New York University tests its 32-hour workweek for its employees

The idea of ​​balancing work and personal life with 32-hour workdays is paying off in many countries.

Photo: Andrea Piacquadio / Getty Images

D’Youville College has reduced the workweek to 32 hours, maintaining the salary and benefits for its employees for the next six months, trying to provide them with a better quality of life

D’Youville College in Buffalo, New York, is joining the global trend of reducing the workweek for its workers and announced that is instituting a six-month trial.

The educational institution reduce the workweek to 32 hours for around 140 workers, and employees will continue to receive the same pay and benefits they received during their five-day week, Business Insider published.

Among the workers entitled to these benefits are members of the administration staff and librarians. Faculty members who no longer work the traditional 37.5 hour D’Youville week are not included in the current test.

The idea of ​​cutting the workweek to 32 hours first came up in D’Youville as part of a job-sharing program in the summer of 2020.

With the arrival of the Covid pandemic, the school had to adapt to the new circumstances, so experimented with the shorter week as part of the New York show.

Under the Shared Work Program plan, employees’ hours could be reduced and they could collect unemployment insurance for the hours they were no longer working.

“During that time, we were very successful, very committed to our students; the surveys we did with our students indicated greater participation, ”said Lorrie Clemo, president of D’Youville.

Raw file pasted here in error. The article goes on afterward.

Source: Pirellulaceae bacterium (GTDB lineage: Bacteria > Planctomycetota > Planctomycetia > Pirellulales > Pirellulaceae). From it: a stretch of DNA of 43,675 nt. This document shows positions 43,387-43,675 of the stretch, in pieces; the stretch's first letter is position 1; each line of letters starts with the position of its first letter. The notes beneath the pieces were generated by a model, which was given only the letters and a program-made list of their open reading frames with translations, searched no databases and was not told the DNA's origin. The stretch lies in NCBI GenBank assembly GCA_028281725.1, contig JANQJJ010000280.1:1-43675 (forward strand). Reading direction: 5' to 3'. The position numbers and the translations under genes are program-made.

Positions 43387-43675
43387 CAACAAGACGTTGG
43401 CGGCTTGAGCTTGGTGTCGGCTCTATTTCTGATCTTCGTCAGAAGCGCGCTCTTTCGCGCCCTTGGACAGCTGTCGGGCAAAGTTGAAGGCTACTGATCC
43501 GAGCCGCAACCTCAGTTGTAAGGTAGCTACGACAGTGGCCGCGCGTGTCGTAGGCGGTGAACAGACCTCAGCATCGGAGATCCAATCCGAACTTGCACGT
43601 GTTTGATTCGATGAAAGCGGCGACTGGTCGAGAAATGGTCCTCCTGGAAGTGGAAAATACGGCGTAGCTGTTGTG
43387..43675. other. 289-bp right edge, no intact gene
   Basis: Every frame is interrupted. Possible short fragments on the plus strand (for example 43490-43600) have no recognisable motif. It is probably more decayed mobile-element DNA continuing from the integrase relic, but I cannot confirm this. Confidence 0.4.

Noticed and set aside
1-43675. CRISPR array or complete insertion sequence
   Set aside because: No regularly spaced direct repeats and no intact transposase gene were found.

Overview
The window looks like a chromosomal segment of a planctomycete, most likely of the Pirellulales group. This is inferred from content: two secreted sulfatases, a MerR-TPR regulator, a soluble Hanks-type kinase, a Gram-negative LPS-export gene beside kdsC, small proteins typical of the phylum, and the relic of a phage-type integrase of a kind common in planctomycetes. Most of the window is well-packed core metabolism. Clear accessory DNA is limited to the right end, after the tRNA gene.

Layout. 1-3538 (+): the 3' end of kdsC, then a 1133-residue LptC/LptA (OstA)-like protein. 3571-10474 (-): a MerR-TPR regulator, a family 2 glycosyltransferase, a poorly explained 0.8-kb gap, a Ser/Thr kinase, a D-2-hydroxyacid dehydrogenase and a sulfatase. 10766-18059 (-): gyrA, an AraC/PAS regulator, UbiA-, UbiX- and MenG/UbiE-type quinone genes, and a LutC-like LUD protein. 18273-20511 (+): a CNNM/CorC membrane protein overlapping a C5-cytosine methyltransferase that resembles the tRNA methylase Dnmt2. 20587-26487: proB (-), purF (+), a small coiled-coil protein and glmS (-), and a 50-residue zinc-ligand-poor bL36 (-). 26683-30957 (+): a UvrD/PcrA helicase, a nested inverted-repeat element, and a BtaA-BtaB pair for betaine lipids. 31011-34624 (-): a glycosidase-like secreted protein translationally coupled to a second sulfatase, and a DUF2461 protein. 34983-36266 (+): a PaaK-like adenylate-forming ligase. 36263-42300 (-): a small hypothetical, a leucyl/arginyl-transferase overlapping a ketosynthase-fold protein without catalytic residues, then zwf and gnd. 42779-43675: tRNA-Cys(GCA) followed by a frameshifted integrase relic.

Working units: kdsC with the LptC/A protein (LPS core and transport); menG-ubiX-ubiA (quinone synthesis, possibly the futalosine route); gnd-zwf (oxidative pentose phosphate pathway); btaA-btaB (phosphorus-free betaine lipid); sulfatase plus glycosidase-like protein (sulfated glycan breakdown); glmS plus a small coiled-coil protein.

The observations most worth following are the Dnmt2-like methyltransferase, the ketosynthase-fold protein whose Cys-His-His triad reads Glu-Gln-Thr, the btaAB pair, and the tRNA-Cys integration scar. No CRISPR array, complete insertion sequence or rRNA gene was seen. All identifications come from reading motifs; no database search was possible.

Clemo hopes the shorter week reduce wear and tear and bring in high-quality workers who want that balance: “We believe that work will be more satisfying for our employees if they are more rested and feel happier with their life in general.”

The 32-hour workweek has gained traction in recent years. Progressives in Congress have supported a bill that would reduce weekly working hours to 32.

In Iceland, a four-day workweek pilot program made headlines as workers saw their happiness increase and stress decrease, but their productivity remained the same.

Countries like Scotland and Japan are also testing the concept, as well as international companies that seek to offer a balance of life without neglecting productivity, as a benefit that their employees value.

You may also like:

5 benefits of working 4 days a week

A San Francisco company permanently established the 4-day work week for its employees

Eidos-Montreal, famous video game company, changes to 4-day week with the same salary for its employees